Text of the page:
It was 20 years ago today...
January 28, 1986. I was on my way home from one of the longest, busiest workdays of my life. The Space Shuttle had blown up on live TV that morning, and as a science writer for the Orange County Register, I had spent the entire day pulling together a package of articles and illustrations for the next morning's paper, researching everything that had ever gone wrong with the shuttle since the first flight of Columbia in 1980, and then -- the hard part -- working with a team of artists to turn that information into an infographic. I was almost at the end of my 6-mile commute from Santa Ana to Yorba Linda, California, when I got stuck in traffic at a railroad crossing. After the train passed, but before my part of the backup started moving, the young woman behind me drove her car right into mine -- she admitted later that she'd been flirting with the guy behind her and was looking into the rear-view mirror rather than ahead through the windshield. My car became the meat on a 3-car sandwich. I was pushed into the station wagon in front of me. Time seemed to stand still as I felt, for the first time in my 32 years of life, each and every one of the vertebrae in my neck and even the space between. Lots and lots of space between. And then everything snapped back together again, though not quite the way they were before. The occupants of all three cars ended up in the emergency room.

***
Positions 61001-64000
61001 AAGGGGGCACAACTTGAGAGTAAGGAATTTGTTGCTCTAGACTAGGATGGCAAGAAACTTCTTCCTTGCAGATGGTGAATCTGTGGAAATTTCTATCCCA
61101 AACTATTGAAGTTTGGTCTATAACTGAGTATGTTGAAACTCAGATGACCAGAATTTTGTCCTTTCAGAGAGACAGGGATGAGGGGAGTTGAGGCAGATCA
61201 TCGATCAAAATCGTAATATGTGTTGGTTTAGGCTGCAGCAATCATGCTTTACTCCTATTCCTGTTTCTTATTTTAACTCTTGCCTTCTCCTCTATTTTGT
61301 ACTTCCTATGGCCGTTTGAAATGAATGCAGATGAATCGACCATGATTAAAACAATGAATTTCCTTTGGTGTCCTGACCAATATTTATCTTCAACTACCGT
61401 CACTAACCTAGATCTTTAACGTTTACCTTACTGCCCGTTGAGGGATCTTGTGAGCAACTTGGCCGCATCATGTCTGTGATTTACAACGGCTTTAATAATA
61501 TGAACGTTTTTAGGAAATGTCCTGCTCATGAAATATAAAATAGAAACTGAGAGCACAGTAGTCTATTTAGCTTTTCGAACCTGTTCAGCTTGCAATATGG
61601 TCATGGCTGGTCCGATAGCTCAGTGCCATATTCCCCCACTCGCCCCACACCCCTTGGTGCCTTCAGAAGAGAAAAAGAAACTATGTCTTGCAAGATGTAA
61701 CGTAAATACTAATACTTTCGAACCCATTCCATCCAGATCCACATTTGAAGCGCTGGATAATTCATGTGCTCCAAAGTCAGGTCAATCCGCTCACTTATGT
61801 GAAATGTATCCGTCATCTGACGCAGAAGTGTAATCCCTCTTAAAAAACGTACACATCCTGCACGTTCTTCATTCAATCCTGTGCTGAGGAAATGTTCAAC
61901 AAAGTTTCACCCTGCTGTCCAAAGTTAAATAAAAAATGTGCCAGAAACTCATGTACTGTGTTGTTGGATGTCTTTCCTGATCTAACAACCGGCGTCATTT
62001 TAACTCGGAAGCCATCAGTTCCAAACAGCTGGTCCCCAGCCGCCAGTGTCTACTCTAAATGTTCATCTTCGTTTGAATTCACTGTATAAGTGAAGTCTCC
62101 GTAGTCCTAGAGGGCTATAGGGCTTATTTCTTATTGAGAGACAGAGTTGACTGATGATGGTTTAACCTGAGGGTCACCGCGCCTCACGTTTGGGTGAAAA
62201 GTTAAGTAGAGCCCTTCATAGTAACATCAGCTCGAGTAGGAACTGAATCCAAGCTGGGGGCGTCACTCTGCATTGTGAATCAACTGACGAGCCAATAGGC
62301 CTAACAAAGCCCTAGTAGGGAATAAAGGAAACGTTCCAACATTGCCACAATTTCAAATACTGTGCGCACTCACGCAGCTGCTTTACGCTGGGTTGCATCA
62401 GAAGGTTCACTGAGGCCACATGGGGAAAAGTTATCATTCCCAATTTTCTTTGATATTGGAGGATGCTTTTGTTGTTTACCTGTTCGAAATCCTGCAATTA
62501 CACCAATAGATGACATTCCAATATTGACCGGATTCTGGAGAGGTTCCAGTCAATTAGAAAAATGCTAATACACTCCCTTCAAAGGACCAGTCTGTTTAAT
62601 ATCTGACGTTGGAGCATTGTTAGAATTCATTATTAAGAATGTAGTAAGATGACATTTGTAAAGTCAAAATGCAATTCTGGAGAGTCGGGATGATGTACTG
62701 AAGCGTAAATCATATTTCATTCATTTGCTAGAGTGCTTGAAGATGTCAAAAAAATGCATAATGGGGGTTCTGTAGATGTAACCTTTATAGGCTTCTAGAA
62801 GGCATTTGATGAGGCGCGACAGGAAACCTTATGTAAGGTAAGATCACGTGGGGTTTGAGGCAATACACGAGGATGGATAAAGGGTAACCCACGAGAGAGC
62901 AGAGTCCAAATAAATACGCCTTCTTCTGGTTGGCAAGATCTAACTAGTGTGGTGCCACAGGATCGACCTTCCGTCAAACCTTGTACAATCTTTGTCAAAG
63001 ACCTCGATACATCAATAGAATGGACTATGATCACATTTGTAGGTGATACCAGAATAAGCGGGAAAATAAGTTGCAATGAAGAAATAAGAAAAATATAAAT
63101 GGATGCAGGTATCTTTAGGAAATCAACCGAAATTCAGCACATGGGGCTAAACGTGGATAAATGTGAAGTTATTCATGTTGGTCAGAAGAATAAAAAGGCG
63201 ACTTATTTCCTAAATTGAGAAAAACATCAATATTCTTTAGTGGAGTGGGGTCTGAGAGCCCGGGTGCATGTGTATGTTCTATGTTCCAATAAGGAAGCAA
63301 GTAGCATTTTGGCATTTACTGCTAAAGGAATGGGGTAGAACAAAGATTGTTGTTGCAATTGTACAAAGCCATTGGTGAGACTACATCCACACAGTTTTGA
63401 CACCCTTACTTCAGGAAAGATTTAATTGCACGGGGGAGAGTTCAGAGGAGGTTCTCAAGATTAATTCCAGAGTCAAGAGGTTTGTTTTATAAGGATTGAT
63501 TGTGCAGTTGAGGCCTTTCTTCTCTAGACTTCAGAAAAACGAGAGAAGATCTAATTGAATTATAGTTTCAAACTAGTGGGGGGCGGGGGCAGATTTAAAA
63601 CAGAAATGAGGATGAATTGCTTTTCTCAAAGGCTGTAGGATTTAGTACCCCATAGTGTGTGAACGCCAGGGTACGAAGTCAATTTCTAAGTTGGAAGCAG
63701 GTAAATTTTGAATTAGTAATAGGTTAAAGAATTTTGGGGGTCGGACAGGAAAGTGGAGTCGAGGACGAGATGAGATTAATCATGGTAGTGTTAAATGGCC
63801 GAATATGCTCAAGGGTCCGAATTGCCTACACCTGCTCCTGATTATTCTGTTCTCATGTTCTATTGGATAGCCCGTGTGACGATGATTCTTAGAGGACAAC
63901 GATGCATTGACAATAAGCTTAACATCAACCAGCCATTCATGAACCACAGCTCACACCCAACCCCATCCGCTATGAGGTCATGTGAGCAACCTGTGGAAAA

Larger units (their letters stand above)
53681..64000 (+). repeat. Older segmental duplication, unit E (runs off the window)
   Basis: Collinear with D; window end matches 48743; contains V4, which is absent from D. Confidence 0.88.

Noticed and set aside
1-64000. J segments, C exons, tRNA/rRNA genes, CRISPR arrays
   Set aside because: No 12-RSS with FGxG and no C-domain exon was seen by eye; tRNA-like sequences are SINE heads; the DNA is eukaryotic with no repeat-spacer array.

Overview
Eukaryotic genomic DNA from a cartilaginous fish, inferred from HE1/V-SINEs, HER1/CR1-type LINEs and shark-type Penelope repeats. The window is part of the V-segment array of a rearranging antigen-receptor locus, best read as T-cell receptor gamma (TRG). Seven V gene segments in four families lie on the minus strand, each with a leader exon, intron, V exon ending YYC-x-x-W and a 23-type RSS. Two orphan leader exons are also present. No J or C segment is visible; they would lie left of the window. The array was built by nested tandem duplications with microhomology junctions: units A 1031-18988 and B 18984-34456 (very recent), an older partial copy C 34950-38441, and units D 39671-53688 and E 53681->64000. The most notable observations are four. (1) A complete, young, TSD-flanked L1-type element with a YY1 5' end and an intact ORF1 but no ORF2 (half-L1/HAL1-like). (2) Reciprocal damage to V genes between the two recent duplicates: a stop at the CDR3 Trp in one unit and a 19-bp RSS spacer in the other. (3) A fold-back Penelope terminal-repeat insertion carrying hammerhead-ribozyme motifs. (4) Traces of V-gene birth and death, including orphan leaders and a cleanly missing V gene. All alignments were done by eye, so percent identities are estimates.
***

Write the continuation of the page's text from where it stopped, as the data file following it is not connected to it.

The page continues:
Despite the best efforts of all the doctors I went to, I was in pretty much constant pain from that moment until mid-2003, when I finally found some solutions. It isn't perfect, but it has made all the difference.
Today, 20 years after my head was knocked off its block, I can no longer wish that accident had never happened. I now have a whole new career in the healing arts, and in order to embark on that journey, I had to heal myself first, as best I could.
I'll get around to telling you more of my story eventually, but for now, I'll just say this: When the doctors tell you there's nothing more they can do, that doesn't mean nothing more can be done. There's plenty more: they're just not the ones who need to do it.
"You are the most important physician who will ever deal with your case."
-- Dr. Roger Jahnke